God Osiris

A sculptural image of the god Osiris, one of the principal deities in the Egyptian pantheon. It was made in bronze using the lost-wax technique. The figure stands upright in a rather rigid position. A pin protrudes from the lower part which would have held the piece in place on a larger base (now lost) made of bronze or wood.

Osiris is wrapped in a shroud which clings closely to the contours of his slender body. Only his hands, crossed over his chest, protrude from his shroud. He is holding a flail, the nekhekh sceptre, in his left hand and the heka sceptre in the form of a crook, in his right hand.

He wears the most representative headdress, the atef crown, on his head. This is made up of the White Crown of Upper Egypt with the addition on each side of an ostrich feather. A serpent snakes down the front of the crown with its head erect just above the god’s forehead.

Originally, the figure of Osiris was linked to the fecundity of the Egyptian soil, the renewal of vegetation and the world of shepherds, as evidenced by the heka sceptre (which reproduces the shepherds’ crook). He embodied the fertile land and the arable fields, and therefore became the guardian of the order of the universe and the cycles of nature. But the most famous myth concerning him is the one in connection with his death, known through many versions: the son of Geb (the earth) and Nut (the sky) and the husband of Isis, the god primarily was a pharaoh. With Isis, they were a pair of royal benefactors who taught mankind farming and fishing (Osiris), weaving and medicine (Isis). Jealous of the sovereign, his brother Seth assassinated him, cut up his body and disposed of the pieces in the Nile. However, Isis, his wife and faithful widow, found and reassembled the body of her husband and, with the help of her sister, Nephtys, and of Anubis, she embalmed the corpse. After breathing life into him for a short instant, Isis was impregnated by Osiris: this union resulted in the birth of Horus, who, following in the footsteps of his father, became Pharaoh. And so, after having survived the ordeal of death, Osiris triumphed thanks to the magic of his wife and became the ruler of the underworld. He represented the seeds of life and, at the same time, was the protector of the deceased, to whom he would promise life after death.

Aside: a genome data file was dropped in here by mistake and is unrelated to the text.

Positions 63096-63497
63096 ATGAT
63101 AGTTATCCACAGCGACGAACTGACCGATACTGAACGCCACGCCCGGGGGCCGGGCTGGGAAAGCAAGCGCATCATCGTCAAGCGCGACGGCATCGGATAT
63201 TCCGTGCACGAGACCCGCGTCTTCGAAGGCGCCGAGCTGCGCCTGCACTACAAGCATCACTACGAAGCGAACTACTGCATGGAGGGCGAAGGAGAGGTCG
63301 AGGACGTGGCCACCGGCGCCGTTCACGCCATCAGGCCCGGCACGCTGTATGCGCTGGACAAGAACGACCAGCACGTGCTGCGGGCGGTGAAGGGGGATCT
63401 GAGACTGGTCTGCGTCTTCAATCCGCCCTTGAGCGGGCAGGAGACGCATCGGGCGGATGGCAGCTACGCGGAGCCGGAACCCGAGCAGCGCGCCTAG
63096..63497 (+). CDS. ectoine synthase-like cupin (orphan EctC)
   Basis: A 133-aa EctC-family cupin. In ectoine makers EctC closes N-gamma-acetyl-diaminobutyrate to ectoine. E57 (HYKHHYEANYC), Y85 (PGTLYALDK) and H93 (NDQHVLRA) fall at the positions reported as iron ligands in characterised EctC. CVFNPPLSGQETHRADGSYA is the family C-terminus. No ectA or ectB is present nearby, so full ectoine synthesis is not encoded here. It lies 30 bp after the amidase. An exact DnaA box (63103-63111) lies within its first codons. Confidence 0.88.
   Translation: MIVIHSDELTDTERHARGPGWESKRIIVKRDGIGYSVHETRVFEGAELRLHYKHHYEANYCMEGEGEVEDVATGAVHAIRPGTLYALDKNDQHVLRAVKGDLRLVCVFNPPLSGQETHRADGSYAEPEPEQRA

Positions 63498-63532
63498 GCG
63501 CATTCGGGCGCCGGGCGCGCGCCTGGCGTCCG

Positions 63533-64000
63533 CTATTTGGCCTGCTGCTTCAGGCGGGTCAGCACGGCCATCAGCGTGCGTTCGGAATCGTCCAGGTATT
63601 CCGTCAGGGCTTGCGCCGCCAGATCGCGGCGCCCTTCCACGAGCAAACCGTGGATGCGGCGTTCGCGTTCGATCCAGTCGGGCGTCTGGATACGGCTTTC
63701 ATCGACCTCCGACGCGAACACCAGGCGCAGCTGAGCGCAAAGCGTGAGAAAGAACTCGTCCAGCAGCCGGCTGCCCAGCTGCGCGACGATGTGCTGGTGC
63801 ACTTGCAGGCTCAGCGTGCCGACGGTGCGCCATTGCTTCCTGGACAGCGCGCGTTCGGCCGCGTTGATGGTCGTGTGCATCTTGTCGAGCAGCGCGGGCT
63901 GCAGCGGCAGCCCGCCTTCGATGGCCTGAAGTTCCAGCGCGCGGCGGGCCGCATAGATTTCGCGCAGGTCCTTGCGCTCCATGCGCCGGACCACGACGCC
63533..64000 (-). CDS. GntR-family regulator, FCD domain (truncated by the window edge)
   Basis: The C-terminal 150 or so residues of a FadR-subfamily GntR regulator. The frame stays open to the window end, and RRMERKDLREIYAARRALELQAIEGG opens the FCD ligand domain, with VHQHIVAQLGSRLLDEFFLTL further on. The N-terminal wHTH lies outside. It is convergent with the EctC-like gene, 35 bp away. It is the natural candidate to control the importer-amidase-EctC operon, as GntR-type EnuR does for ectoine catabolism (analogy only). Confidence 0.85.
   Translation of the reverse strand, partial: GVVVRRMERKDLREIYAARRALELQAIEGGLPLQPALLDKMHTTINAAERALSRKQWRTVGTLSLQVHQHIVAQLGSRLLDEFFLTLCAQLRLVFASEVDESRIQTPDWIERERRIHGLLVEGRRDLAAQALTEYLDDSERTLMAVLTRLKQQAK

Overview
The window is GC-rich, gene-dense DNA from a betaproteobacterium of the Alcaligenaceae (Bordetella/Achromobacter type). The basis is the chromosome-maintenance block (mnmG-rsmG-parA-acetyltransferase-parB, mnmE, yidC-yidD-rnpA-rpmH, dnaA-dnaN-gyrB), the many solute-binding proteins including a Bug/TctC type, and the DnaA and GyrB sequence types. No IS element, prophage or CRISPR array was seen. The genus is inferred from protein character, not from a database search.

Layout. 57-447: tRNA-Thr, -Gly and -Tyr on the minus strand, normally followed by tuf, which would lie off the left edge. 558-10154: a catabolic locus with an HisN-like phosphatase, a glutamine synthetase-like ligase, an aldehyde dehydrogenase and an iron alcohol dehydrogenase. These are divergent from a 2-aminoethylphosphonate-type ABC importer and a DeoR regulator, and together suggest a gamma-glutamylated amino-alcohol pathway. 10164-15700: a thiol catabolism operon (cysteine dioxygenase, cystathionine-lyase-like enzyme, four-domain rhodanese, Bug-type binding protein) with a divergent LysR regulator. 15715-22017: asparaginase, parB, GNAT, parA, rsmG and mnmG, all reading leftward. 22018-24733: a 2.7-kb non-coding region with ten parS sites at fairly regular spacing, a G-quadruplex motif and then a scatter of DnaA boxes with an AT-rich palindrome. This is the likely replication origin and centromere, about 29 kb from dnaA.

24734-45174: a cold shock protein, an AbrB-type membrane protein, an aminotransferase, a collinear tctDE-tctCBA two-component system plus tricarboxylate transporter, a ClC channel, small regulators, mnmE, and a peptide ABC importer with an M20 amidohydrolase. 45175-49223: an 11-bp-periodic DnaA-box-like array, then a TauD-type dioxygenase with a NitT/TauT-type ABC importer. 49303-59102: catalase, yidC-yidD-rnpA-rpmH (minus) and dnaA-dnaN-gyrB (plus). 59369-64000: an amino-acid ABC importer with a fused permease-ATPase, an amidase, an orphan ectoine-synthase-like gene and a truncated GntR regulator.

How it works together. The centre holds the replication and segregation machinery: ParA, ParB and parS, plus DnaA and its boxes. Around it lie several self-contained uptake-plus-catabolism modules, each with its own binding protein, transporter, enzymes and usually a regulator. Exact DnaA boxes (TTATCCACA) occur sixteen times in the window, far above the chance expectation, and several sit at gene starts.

These two closely related characteristics linking the god of fecundity and the funerary divinity were certainly the basis for the success Osiris enjoyed in the Egyptian world: from the New Kingdom on, and especially during the entire 1st Millennium BC, statuettes of Osiris were among the most important funerary offerings.

The technique of lost wax casting is a sculptural procedure using a mould made from a prototype of the piece to be worked, and this prototype is usually made from beeswax. This is covered with a thick layer of soft material, usually clay, which then solidifies. Once this has hardened it is put in a kiln where the wax inside melts and leaks out through expressly made holes in the clay. In its place molten metal is injected and this takes on the exact form of the mould. To release the final piece the mould must be removed.


- Fastueuse Égypte. Musée Calvet, Avignon (25/06/2011 au 14/11/2011), ouvrage publié sous la direction d’Odile Cavalier. AVIGNON. 2011.
- Momias egipcias. El secreto de la vida eterna. Exposición. Fundación La Caixa. 2013.
- BIANCHI R. S., ZIEGLER C. Les Bronzes égyptiens - Fondation Gandur pour l’Art. Till Schaap Editions. Berne. 2014, página 96, figura 21.
- GODDIO, F. Osiris: Mystères engloutis d'Egypte. Coédition Flammarion. 2015.
- PAGE-GASSER M., WIESE A. B. Egypte, Moments d’éternité. Genève, 1997, páginas 260-261, n. 172.
- SCHOSKE, S., WILDUNG, D. Gott und Götter im Alten Ägypten. Mayence/Rhin. 1992, páginas 123-124, n. 83.
- WILKINSON, H. R. The Complete Gods and Goddesses of Ancient Egypt. London. 2003.

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